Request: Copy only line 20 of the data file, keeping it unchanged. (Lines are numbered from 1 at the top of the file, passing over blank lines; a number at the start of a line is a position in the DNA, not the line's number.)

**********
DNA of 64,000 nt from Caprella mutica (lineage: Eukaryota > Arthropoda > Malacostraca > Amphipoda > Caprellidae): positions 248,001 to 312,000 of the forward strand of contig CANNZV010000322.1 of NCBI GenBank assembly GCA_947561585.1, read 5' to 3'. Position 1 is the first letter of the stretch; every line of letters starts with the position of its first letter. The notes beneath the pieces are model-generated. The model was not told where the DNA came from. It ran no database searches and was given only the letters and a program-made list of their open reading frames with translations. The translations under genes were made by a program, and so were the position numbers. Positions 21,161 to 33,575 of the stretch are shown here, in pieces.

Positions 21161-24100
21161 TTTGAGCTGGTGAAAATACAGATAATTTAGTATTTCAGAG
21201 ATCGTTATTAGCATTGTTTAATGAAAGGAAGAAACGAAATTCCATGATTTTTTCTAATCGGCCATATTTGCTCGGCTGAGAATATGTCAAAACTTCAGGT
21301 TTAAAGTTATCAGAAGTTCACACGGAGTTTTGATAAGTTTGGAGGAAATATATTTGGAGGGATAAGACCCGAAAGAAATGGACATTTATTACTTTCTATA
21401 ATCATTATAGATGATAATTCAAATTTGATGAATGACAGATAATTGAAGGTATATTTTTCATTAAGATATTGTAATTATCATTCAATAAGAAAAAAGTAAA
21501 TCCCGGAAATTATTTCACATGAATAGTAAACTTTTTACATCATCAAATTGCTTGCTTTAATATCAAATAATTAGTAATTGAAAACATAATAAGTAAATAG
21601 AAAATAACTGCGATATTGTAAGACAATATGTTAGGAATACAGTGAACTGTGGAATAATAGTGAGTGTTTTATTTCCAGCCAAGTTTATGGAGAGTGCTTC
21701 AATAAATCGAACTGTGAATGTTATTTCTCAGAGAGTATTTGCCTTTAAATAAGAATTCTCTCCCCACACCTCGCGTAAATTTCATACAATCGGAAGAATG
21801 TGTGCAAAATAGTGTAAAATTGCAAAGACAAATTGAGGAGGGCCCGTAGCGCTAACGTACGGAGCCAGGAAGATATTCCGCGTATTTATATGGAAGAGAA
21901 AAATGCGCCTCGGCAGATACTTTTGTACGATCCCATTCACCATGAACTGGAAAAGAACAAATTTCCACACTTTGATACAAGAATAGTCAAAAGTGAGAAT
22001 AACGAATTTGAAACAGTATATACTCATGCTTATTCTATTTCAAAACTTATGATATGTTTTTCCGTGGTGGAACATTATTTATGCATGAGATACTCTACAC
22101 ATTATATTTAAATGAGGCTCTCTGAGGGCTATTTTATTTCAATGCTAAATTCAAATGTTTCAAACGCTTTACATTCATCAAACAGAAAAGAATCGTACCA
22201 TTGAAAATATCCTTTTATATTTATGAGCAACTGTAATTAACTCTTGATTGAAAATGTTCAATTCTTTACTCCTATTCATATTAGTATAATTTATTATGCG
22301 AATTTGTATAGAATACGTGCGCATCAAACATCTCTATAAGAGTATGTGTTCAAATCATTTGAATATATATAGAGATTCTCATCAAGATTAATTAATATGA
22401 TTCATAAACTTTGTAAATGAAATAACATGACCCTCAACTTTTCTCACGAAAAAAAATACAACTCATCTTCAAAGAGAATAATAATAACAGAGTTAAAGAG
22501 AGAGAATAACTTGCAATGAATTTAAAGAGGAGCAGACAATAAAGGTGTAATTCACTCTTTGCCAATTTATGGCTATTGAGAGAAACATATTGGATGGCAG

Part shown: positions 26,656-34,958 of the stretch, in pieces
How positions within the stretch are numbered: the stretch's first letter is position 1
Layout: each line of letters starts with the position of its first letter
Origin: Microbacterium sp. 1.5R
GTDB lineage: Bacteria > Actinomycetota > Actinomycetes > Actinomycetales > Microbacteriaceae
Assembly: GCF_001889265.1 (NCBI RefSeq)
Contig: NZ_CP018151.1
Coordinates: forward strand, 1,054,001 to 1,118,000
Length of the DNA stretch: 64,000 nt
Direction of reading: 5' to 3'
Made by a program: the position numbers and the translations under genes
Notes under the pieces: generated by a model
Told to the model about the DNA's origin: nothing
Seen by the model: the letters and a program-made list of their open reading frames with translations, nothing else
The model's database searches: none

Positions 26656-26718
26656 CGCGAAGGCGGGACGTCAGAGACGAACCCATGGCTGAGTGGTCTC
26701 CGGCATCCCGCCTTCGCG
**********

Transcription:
Layout: each line of letters starts with the position of its first letter